Remember Julie MacDonald, the Department of Interior appointee with industry connections but no biology degree, who altered scientific field reports to minimize protections for endangered species? There are plenty of wildlife scientists who havenât forgotten about her or about the larger problem of the Bush administration meddling with environmental science, and two dozen of them descended on Capitol Hill last weekend to make their concerns known. The Washington Postâs Elizabeth Williamson explains:
Organized by the Union of Concerned Scientists and the Endangered Species Coalition, the rumpled researchers won time in the offices of more than 20 lawmakers. They are protesting what Francesca Grifo, director of the Scientific Integrity Program at the Union of Concerned Scientists in Washington, calls “the systematic dismantling of the Endangered Species Act through the manipulation and suppression of science.”
On a dash from the House to the Senate, Grifo said the group wants hearings and better congressional oversight of the Interior Department, where Bush appointees control the fate of threatened and endangered species.
Williamson reports that many of the scientists who visited the Hill were ânew to Washington waysâ; here are reactions from two of them:
Kim Nelson, a research wildlife biologist based in Corvallis, Ore., is more at home in the woodsy habitat of the marbled murrelet than in the marbled lair of the gray-thatched speechmaker. The murrelet is a small seabird that flies inland to lay its single egg on the moss-covered branches of large trees also coveted by loggers. That habitat, Nelson says, could be all but wiped out by Interior.
“I had no idea just how complicated it is that each congressman or committee has their charge, and they can’t overstep their charge unless some colleague comes in and asks them to,” Nelson said. â¦
Stuart Pimm, professor of conservation ecology at Duke University and a 30-year veteran of renowned environmental battles, says he is fed up. He has worked for two decades on Everglades conservation and says that under this administration, he is seeing his habitat preservation suggestions steamrolled, as it were.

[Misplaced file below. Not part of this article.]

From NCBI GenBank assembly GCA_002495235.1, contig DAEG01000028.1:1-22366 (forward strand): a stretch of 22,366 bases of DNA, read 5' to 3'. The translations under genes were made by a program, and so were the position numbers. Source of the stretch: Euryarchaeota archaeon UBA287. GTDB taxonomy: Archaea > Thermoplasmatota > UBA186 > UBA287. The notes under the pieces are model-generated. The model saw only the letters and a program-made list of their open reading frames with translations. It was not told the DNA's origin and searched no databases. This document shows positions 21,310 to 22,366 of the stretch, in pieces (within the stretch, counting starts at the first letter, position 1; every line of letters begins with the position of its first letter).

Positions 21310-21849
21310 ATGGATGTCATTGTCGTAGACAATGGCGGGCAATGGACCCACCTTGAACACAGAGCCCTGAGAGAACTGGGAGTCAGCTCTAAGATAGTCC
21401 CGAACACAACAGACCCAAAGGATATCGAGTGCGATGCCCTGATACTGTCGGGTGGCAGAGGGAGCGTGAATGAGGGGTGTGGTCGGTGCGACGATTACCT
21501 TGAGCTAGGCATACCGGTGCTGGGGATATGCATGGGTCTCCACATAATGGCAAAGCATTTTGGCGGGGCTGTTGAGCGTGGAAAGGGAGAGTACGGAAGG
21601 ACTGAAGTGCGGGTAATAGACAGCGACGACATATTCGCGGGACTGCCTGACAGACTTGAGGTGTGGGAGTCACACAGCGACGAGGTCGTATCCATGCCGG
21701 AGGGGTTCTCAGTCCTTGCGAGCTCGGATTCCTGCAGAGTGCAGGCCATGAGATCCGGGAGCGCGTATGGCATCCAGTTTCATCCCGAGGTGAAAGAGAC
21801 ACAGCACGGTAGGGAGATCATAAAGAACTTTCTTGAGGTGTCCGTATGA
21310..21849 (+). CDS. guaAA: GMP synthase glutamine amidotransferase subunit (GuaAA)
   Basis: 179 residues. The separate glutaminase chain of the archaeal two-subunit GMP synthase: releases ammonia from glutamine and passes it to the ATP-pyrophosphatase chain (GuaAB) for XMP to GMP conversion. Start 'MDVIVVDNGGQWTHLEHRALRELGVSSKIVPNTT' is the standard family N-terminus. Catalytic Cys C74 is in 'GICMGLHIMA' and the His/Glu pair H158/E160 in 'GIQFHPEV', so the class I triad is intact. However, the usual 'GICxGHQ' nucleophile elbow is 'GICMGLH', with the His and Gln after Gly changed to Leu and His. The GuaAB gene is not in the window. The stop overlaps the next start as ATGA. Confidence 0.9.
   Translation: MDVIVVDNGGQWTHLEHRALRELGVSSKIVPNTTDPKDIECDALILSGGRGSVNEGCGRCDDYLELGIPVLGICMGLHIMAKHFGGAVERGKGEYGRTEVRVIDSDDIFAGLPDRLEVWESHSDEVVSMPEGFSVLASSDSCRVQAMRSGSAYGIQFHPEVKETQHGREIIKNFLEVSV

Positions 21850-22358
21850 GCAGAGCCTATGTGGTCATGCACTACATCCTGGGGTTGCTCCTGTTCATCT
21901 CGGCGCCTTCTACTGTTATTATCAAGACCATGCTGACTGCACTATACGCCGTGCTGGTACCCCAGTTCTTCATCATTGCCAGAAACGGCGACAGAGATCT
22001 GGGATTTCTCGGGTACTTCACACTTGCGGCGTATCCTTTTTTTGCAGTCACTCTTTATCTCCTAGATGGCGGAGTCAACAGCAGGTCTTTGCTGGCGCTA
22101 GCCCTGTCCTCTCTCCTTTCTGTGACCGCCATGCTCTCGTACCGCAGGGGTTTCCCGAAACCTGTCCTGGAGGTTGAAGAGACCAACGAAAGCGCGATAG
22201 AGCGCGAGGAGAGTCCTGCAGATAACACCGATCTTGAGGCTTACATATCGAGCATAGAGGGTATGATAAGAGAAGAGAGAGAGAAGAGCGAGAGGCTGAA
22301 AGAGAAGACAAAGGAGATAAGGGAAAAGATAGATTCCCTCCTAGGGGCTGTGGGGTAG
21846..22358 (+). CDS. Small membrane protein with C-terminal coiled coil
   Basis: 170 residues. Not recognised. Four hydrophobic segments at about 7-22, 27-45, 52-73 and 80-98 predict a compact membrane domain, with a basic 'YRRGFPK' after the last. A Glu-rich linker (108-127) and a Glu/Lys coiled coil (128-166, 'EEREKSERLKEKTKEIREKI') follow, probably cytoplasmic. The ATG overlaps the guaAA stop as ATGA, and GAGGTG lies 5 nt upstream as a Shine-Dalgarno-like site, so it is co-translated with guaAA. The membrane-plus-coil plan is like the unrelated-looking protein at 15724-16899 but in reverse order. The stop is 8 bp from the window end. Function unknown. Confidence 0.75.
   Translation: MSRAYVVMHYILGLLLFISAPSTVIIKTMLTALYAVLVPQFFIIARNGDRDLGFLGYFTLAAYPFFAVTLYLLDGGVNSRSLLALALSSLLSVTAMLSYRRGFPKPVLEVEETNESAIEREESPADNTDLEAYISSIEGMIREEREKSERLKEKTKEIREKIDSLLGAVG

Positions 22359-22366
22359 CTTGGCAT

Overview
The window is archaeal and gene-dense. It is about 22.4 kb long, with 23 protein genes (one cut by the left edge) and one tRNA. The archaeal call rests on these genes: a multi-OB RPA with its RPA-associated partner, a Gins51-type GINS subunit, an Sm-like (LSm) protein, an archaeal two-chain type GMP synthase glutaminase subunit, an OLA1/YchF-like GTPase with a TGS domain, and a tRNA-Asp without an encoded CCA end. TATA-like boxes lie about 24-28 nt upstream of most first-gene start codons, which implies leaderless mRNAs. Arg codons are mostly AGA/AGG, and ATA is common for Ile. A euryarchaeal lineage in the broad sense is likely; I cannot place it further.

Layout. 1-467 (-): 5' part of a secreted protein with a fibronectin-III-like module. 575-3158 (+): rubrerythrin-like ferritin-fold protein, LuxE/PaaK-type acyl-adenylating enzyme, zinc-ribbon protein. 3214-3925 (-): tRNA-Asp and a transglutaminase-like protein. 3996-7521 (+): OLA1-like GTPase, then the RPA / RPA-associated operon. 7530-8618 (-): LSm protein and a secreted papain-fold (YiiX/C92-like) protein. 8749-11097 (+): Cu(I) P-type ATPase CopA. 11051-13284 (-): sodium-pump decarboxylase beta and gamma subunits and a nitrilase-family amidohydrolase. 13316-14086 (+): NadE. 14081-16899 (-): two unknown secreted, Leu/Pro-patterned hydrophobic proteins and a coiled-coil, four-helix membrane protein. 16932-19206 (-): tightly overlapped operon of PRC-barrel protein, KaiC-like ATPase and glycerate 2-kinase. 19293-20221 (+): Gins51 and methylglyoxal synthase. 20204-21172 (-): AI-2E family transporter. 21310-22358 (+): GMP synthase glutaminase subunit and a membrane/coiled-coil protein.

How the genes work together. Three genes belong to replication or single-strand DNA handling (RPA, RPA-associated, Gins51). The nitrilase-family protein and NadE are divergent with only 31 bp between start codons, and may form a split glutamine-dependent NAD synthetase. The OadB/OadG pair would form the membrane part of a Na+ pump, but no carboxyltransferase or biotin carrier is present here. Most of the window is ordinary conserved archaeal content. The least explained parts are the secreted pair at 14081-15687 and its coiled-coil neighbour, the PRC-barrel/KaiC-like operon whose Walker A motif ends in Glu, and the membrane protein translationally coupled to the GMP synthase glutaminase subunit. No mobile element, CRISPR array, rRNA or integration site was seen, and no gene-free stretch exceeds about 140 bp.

“In the past, scientists have written their reports, said, ‘This is what the science is,’ and the policymakers made their decisions from it,” he said. Now, he said, “decisions that come out of Fish and Wildlife ignore the science and fabricate evidence in the crudest, most unsophisticated way.”
According to an Interior Department spokesman, Deputy Secretary Lynn Scarlett met with the scientists for two hours and is âcommitted to maintaining the integrity of endangered species decisions.â Scarlett had career officials review hundreds of agency decisions for signs of inappropriate influence, and reported that eight were found that might warrant revision. Jon Hunter, policy director of the Endangered Species Coalition, says there are at least 50 different species decisions that were driven too much by political decisions and ought to be revised. The Senate Environment and Public Works Committee is planning a hearing on the issue some time soon, although their spokesman warned that in an election year, itâs hard to get things done.